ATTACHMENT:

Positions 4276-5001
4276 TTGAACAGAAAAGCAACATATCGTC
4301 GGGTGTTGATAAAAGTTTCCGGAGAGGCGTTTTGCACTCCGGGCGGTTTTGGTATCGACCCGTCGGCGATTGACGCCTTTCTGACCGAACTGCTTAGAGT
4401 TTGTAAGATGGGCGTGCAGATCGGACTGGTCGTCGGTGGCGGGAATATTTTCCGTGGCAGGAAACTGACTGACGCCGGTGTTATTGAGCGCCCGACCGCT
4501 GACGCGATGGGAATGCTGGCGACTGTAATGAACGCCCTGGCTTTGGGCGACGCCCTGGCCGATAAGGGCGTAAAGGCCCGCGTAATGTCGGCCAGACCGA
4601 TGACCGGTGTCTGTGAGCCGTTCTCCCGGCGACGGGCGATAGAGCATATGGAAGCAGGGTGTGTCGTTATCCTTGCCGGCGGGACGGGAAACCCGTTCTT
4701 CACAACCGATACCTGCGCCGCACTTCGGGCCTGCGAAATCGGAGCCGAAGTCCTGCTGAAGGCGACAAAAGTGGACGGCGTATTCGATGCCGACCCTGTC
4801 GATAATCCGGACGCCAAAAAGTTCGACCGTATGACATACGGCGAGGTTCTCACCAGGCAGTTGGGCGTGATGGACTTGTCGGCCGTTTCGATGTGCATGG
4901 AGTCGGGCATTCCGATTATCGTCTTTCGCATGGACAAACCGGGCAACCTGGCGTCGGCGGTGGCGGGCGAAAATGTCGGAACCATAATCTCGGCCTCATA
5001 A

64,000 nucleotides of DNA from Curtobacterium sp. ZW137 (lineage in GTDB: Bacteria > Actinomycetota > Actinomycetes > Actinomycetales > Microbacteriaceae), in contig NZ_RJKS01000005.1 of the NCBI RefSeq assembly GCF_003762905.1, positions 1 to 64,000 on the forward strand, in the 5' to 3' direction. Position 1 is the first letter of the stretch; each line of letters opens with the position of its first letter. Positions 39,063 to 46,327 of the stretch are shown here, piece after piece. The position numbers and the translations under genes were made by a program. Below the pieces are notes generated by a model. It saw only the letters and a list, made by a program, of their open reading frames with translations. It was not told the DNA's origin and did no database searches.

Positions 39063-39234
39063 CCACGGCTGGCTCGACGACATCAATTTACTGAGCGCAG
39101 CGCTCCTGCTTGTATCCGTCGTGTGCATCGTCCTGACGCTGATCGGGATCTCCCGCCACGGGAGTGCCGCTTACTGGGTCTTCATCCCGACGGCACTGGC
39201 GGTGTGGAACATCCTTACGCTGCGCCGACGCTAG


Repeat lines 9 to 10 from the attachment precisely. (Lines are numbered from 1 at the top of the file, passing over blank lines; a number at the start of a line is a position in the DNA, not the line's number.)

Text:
4901 AGTCGGGCATTCCGATTATCGTCTTTCGCATGGACAAACCGGGCAACCTGGCGTCGGCGGTGGCGGGCGAAAATGTCGGAACCATAATCTCGGCCTCATA
5001 A